If Guilt Could Talk to You
Bob Baugher, Ph.D.
The big G here.
I’ve been living with you for quite some time now.
I’ve settled into your life
and I just sit here
waiting for every opportunity to pop up.
All it takes is for you to start thinking about things you did
or didn’t do with or for your loved one
and, all of a sudden, I’m staring you in the face.
There you are, going along with your day
and, suddenly I’m in your brain, your throat, your gut
as you begin saying to yourself:
“If only,” “I should’ve,” “Why didn’t I?”
Every day you carry me on your back
as a 100-pound ball and chain.
Why am I here?
One reason is that my presence shows you’re a good person.
How, you ask?
You’re a good person
because your struggle with me shows that
you try to make things right—even if you can’t.
Over and over (and over) your brain goes back to the events in your life
that you regret—that you wish you could somehow do over.
You’ve beat yourself up enough with me:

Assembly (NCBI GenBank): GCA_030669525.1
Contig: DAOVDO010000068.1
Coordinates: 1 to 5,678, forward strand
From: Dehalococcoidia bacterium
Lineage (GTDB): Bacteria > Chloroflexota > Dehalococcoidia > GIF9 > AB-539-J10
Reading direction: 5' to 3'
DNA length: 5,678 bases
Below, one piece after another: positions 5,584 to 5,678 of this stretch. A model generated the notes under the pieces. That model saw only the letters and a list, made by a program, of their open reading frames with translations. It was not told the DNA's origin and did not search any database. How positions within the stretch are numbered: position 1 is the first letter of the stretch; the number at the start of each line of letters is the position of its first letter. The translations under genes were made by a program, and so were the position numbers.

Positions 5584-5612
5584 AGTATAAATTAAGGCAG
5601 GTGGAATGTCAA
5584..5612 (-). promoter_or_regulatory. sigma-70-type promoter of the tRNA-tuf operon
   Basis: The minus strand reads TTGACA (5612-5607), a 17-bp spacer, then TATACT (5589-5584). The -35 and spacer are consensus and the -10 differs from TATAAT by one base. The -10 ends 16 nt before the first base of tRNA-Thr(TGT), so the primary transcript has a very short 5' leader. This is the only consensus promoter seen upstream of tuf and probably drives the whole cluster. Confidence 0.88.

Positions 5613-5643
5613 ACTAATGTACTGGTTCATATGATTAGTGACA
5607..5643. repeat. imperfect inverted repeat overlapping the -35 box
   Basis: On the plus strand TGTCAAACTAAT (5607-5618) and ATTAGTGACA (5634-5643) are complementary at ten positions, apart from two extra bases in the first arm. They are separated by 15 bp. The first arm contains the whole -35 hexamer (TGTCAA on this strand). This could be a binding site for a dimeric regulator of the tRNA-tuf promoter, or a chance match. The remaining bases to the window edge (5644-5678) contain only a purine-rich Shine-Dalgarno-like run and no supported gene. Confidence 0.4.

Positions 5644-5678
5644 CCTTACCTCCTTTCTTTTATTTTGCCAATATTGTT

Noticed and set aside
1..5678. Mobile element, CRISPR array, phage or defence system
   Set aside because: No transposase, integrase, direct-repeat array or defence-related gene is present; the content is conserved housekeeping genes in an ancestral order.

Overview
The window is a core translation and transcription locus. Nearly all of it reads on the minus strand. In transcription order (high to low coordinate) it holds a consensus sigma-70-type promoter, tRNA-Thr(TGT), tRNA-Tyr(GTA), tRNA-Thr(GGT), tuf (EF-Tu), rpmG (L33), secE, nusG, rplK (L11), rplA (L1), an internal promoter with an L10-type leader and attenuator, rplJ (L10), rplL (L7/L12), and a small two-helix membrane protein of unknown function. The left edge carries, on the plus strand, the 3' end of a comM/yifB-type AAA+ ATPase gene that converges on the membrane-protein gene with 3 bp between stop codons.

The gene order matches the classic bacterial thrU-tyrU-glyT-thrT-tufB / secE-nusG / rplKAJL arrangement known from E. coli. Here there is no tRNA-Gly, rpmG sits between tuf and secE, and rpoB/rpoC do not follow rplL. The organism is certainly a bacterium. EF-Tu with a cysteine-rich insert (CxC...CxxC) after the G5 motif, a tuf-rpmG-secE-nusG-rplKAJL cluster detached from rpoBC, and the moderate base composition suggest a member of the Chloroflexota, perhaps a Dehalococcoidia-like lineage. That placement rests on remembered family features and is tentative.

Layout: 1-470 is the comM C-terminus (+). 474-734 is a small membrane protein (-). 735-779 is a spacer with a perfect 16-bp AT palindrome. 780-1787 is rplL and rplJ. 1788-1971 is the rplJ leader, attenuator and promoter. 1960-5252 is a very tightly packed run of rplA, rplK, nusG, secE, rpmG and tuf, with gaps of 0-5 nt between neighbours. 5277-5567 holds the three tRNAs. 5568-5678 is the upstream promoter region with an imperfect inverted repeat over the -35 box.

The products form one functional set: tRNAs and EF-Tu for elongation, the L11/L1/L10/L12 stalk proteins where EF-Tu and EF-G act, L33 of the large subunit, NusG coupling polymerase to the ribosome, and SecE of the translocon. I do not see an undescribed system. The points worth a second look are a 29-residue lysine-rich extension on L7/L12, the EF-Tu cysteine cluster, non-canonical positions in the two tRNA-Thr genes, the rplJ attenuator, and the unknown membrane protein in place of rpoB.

Death-Causation Guilt—believing you somehow caused it
Grief Guilt—feeling like you’re not grieving “right”
Role Guilt—believing you weren’t a good enough parent, sibling, spouse
Survival Guilt—feeling like it should have been you that died
Getting Better Guilt—feeling guilty for enjoying a moment in life
Your job, as you cope with me in your life,
is to find ways to begin to forgive yourself.
Yes, that’s your job in your life right now.
Your loved one would want you to forgive yourself.
Wouldn’t he? Wouldn’t she?
I thought so.
You can work on forgiving yourself for the things you did or didn’t do
or you can live with me just as I am
for the rest of your life.
Besides, you didn’t think I’d planned to live with you
forever, did you?
I didn’t think so.